The 4th Circuit disagreed with the breadth of Schroeder’s ruling.

“Our main point of disagreement centers around the court’s belief that all ‘recording is protected speech,’” Floyd explained. “We do not think it wise to go that far where the case itself does not call for a categorical pronouncement and where the briefing is, understandably, agnostic on the potential implications of such an absolute decision.”

“Should posting a hidden camera in a CEO’s office — or her home — per se constitute protected expression? How about photographing proprietary documents to tap into trade secrets, with no intent of creating a work of art? Recording private telephone conversations?” Floyd asked.

Other Appeals Courts have wrestled with similar issues. “Similarly circumscribed decisions by our sister circuits further convince us that a narrow decision is most appropriate today,” Floyd wrote.

“Whatever the Act’s real applications beyond newsgathering, the material point today is that these questions remain unanswered, lurking in the background and warning us away from prejudging the entire Act in a pre-enforcement challenge,” he added.

Judge Albert Diaz joined Floyd’s opinion. Judge Allison Jones Rushing dissented. “I must dissent because our precedent forecloses the conclusion that it offends the First Amendment to apply generally applicable tort law prohibiting trespass and breach of duty to PETA’s proposed conduct,” Rushing wrote.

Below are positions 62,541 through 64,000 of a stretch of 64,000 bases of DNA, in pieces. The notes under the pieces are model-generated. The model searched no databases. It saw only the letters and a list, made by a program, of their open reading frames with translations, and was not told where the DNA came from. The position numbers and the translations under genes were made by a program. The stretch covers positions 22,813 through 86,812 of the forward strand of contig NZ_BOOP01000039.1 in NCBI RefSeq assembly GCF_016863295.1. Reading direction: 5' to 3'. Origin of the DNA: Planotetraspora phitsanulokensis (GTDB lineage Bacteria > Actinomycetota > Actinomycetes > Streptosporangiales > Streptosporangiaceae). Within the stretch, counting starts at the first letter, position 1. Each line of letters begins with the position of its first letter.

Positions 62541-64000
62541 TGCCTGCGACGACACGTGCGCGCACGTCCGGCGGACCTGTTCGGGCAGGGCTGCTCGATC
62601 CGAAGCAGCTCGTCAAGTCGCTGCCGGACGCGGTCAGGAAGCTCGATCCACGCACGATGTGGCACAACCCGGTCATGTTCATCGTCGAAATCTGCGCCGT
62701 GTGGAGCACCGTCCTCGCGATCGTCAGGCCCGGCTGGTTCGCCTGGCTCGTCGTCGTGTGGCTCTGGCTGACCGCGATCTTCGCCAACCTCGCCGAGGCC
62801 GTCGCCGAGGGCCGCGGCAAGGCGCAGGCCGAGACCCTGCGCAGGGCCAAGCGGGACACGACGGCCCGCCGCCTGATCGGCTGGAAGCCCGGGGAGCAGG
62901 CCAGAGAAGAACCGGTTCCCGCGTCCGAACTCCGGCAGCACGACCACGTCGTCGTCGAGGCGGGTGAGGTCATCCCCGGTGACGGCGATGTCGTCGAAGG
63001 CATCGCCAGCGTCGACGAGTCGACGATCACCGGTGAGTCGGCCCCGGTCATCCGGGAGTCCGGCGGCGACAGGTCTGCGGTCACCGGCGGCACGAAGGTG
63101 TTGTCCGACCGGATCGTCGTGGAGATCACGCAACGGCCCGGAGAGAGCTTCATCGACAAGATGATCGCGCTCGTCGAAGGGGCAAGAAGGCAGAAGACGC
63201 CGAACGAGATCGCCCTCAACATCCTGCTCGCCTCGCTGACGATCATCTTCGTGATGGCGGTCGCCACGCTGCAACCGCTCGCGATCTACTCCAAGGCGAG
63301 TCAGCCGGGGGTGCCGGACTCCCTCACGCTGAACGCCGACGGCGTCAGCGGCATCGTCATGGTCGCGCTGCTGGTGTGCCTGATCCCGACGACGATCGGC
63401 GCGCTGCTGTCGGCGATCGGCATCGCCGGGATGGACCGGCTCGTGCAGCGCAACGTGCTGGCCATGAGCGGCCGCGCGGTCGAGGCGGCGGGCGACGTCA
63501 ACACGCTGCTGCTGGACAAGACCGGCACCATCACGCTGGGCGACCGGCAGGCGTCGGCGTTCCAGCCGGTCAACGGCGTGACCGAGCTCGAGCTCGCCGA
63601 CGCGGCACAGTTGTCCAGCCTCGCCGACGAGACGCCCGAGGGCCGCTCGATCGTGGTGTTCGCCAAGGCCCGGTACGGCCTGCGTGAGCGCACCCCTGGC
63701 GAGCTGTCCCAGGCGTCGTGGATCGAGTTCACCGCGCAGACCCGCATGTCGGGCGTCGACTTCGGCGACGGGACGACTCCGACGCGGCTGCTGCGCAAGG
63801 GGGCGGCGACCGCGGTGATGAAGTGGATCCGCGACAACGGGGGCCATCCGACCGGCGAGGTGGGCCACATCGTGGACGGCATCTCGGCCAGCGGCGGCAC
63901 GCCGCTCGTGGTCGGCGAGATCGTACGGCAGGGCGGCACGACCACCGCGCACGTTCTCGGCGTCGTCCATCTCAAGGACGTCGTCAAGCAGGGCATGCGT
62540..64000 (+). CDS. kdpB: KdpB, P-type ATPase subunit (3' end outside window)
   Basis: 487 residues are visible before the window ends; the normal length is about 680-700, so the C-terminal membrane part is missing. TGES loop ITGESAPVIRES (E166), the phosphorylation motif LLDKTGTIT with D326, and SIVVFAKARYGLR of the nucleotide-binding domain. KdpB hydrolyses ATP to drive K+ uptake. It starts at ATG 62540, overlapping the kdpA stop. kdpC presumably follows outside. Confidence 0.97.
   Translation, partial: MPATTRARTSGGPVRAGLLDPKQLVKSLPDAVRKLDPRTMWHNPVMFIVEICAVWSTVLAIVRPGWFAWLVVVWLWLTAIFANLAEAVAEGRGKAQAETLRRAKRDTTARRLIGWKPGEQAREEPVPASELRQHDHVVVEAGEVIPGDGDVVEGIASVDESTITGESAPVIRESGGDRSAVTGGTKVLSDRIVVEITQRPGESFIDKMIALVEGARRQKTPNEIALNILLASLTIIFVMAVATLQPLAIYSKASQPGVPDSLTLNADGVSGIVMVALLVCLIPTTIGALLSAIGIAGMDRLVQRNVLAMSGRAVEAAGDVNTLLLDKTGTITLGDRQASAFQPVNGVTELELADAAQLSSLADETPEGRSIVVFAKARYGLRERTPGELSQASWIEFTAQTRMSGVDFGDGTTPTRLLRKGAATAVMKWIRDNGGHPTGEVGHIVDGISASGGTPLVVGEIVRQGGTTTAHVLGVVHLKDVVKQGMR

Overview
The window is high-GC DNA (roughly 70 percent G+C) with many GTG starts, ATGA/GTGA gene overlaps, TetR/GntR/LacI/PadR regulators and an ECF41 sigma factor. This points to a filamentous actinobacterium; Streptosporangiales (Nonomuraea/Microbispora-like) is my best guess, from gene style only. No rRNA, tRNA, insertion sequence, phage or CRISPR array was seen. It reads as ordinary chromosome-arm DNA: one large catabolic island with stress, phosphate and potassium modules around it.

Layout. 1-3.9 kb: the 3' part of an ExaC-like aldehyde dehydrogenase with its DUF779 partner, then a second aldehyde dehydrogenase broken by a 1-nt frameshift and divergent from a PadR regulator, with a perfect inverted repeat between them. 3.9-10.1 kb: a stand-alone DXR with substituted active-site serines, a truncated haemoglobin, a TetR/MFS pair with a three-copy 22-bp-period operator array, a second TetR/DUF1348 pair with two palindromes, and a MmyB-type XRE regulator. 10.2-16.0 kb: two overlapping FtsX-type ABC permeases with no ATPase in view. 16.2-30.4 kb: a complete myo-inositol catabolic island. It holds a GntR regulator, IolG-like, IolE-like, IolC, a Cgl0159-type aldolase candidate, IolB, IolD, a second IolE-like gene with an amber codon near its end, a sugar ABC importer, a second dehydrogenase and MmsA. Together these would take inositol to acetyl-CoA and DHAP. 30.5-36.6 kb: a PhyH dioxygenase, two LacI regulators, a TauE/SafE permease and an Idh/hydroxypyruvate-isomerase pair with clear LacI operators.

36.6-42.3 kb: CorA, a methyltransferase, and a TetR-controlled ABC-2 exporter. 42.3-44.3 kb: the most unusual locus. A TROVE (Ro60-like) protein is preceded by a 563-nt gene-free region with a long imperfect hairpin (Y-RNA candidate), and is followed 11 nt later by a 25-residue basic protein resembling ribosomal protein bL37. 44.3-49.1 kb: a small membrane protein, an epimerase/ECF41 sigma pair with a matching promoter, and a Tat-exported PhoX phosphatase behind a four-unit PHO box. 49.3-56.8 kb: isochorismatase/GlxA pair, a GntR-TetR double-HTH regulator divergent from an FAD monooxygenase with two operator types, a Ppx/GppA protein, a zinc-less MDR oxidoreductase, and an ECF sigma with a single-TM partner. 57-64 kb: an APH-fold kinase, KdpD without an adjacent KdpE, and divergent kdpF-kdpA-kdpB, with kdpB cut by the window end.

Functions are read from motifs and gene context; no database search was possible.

“North Carolina courts have not yet interpreted the Act in any pertinent respect,” she added. “Given the absence of interpretation or application of the Act by state courts, we should be cautious in construing its terms in the first instance and opining about the constitutionality of hypothetical future applications of it.”

 Rushing focused on PETA’s goal. “PETA wants to conduct undercover investigations by sending its employees to gain secondary employment at places like animal laboratories, where they will secretly record, including by placing unattended cameras, and then publicize their findings to the detriment of the duped employers and for the benefit of their primary employer, PETA,” she wrote.

“PETA contends that the Act prohibits this conduct and therefore violates the First Amendment.,” Rushing added. “Our Court has already considered this exact mode of operation and held that North Carolina tort law may enforce a damages remedy without running afoul of the First Amendment.”

“PETA has not carried its burden,” Rushing concluded. “Its facial challenge rests entirely on speculation and hypotheticals that ignore the Act’s textual limits and whistleblower protections laws. And when it comes to assessing the Act’s scope, PETA refuses to acknowledge the possibility of even a single constitutional application of the Act.”

‘Because PETA denies the Act’s vast legitimate sweep — including preventing and compensating misappropriation, sabotage, espionage, extortion, unfair competition, and theft of trade secrets, to name a few — it fails to explain how unconstitutional applications of the Act could be substantial by comparison, a requirement we must apply ‘vigorously.’”